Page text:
Snowshoeing February 3, 2011

Snowslide near Redpine Lake - photo: Zach Schwing

This is a bit of a departure from my recent posts on the desert and drier climates. As the title suggests, I went snowshoeing on Thursday February 3. One of the great luxuries I have discovered here in Salt Lake City, in comparison to my native city of Denver, is that one can look at the clock at 10am and still decide to get a full hike in since the close side of the Wasatch mountains is just 20 minutes away. One precaution: one should check the avalanche conditions with the Utah Avalanche Center. The conditions on February 3 were moderate, but the center did warn that there was the possibility of wind-blown drifts above about 9,000 feet. Since by definition, snowshoeing is a little less intense than backcountry skiing or knuckle-dragging (snowboarding) the risk to me personally is probably even less.

I chose to hike to hike Redpine Lake since I had not been up Little Cottonwood Canyon in about three weeks. The Redpine and Whitepine trails are ideal for mid-week hiking since they tend to become very crowded – as all of trails near Salt Lake City. I do not like the lower portion of this trail at all in summer or in winter. It is close to the road, so you can still hear the highway traffic until it drops into the drainage leading to the lake. The trail is also beaten into superhighway form and in winter the snow is hardpacked to a trail about 4 feet wide. On this day, at least, there was absolutely no one on the trail. The 10-15 cars in the parking lot belied the lack of anyone on the trail.

Redpine Lake drainage - photo: Zach SchwingOnce I traversed the hillside and got into the upper gulch, the trail wore down to the tracks of one or skiers and snowshoers. In fact, at one point I lost the ‘official’ trail completely and found myself in a windblown pine grove. Since I am fairly familiar with the terrain in this area, I quickly re-found the track – this is actually the beauty of winter navigation. With so much snow, one can easily crosscut the terrain as long you remain conscious of the hazards – namely avalanches.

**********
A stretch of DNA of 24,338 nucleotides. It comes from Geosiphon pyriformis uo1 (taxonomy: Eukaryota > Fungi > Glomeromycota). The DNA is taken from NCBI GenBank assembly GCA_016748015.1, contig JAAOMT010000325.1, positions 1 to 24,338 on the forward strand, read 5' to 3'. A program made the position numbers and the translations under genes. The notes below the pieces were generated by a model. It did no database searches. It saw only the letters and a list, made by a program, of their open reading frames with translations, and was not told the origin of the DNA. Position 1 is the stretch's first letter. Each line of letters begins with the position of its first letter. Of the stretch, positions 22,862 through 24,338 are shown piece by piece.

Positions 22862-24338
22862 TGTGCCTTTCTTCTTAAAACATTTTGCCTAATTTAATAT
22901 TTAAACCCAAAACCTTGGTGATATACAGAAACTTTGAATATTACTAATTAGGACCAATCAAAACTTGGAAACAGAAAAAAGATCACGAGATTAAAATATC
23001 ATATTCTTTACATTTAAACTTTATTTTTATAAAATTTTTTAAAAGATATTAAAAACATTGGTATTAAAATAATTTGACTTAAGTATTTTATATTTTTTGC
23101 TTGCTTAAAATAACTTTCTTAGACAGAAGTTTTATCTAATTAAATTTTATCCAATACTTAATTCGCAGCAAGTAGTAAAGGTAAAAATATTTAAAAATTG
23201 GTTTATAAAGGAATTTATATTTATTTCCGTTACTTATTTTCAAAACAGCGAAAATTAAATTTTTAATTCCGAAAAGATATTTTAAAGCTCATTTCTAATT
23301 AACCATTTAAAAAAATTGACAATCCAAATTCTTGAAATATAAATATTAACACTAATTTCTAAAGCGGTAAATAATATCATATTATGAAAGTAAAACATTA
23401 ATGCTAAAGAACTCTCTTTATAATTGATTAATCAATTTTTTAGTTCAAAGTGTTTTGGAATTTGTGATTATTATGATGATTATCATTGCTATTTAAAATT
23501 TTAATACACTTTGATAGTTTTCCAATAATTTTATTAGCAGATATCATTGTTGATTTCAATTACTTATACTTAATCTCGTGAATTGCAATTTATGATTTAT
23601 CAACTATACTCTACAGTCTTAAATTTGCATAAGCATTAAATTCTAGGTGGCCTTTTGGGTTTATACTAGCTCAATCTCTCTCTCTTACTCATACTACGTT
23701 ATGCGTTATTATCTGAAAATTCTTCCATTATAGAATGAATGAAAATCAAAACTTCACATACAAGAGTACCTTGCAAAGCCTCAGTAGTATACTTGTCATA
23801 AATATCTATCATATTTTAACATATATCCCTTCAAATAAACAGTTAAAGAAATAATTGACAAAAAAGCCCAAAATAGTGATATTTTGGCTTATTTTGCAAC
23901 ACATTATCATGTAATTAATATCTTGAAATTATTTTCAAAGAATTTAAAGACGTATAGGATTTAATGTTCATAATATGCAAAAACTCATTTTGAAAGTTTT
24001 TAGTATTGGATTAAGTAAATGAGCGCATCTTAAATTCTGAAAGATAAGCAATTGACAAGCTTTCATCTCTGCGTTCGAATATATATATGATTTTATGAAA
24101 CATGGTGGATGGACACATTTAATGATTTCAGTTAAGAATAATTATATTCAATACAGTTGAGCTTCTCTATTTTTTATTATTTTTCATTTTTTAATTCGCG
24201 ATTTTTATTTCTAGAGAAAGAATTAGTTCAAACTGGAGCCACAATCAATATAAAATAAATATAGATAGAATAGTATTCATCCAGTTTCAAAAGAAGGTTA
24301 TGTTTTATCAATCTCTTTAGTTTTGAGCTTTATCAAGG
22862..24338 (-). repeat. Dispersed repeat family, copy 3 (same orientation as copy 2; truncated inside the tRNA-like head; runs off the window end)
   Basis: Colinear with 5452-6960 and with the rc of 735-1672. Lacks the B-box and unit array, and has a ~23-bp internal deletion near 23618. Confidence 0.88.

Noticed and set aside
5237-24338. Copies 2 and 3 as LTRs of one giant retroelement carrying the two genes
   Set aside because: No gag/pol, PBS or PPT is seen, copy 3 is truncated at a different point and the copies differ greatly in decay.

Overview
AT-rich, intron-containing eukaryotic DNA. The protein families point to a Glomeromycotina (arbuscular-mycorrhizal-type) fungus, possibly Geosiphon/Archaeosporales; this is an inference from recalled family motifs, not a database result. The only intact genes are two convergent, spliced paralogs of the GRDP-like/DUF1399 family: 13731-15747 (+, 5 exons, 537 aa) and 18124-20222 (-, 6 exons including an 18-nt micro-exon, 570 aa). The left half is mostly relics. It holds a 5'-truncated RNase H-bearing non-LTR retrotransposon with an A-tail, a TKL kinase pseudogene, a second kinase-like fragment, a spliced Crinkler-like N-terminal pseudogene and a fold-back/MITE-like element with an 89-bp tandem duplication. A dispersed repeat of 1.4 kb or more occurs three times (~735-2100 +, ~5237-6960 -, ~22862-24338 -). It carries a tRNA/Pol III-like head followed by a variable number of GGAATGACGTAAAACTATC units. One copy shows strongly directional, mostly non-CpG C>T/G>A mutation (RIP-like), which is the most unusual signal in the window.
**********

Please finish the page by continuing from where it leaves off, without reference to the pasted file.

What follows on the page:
Once I got the the lake I was rewarded with a spectacular view of windblown peaks bathed in full sun. I sat and had my lunch and enjoyed the local entertainment. There is something almost magical about watching the wind blow snow off the ridges. It is as if the rock of the mountains themselves is breathing; filling a high altitude blue sky with spun-up delicate crystals. Like most things in mountains, there is paradox here: these same delicate whisps flowing off the ridges and peaks push themselves into impossible and dangerous drifts fundamentally transforming each particle so that as a group they become a macro-hazard.

Deception looms everywhere in the wilderness. It is perhaps this fact that makes many people reticent to venture too far into the wilderness in any season. But winter brings snow and snow is an absurd morphological phenomenon – subtle changes in surface and air temperatures and the interaction between the two as well as sunlight and relative shade cause amazing changes in snow. Wind, as shown here, is another factor. Snow in mass quantities is really just fast geology. It follows similar rules as rock and sediments. It experiences deformation under pressure, it abrades with friction, it liquifies, solidifies or evaporates with temperature.

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